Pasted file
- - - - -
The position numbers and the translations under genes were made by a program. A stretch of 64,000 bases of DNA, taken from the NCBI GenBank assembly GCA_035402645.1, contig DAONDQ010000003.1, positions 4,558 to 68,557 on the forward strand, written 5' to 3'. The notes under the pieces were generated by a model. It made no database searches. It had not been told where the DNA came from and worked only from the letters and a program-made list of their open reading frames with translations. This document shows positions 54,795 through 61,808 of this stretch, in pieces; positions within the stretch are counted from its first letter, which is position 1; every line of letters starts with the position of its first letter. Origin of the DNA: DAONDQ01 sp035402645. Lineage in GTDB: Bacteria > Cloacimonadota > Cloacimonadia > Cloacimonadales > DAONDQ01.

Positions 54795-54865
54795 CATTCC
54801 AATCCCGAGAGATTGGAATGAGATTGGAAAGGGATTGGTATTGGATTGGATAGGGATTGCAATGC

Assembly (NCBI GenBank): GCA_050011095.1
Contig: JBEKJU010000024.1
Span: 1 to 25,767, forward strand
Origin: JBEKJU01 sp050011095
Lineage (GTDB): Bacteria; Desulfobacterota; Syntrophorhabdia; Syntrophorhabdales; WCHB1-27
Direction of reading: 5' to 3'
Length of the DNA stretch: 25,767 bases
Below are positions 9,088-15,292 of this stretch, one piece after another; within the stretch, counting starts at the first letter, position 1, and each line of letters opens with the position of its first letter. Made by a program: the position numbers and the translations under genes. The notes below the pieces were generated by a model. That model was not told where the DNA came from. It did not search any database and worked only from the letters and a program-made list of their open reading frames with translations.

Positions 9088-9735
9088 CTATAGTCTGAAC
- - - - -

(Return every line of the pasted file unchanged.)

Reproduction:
The position numbers and the translations under genes were made by a program. A stretch of 64,000 bases of DNA, taken from the NCBI GenBank assembly GCA_035402645.1, contig DAONDQ010000003.1, positions 4,558 to 68,557 on the forward strand, written 5' to 3'. The notes under the pieces were generated by a model. It made no database searches. It had not been told where the DNA came from and worked only from the letters and a program-made list of their open reading frames with translations. This document shows positions 54,795 through 61,808 of this stretch, in pieces; positions within the stretch are counted from its first letter, which is position 1; every line of letters starts with the position of its first letter. Origin of the DNA: DAONDQ01 sp035402645. Lineage in GTDB: Bacteria > Cloacimonadota > Cloacimonadia > Cloacimonadales > DAONDQ01.

Positions 54795-54865
54795 CATTCC
54801 AATCCCGAGAGATTGGAATGAGATTGGAAAGGGATTGGTATTGGATTGGATAGGGATTGCAATGC

Assembly (NCBI GenBank): GCA_050011095.1
Contig: JBEKJU010000024.1
Span: 1 to 25,767, forward strand
Origin: JBEKJU01 sp050011095
Lineage (GTDB): Bacteria; Desulfobacterota; Syntrophorhabdia; Syntrophorhabdales; WCHB1-27
Direction of reading: 5' to 3'
Length of the DNA stretch: 25,767 bases
Below are positions 9,088-15,292 of this stretch, one piece after another; within the stretch, counting starts at the first letter, position 1, and each line of letters opens with the position of its first letter. Made by a program: the position numbers and the translations under genes. The notes below the pieces were generated by a model. That model was not told where the DNA came from. It did not search any database and worked only from the letters and a program-made list of their open reading frames with translations.

Positions 9088-9735
9088 CTATAGTCTGAAC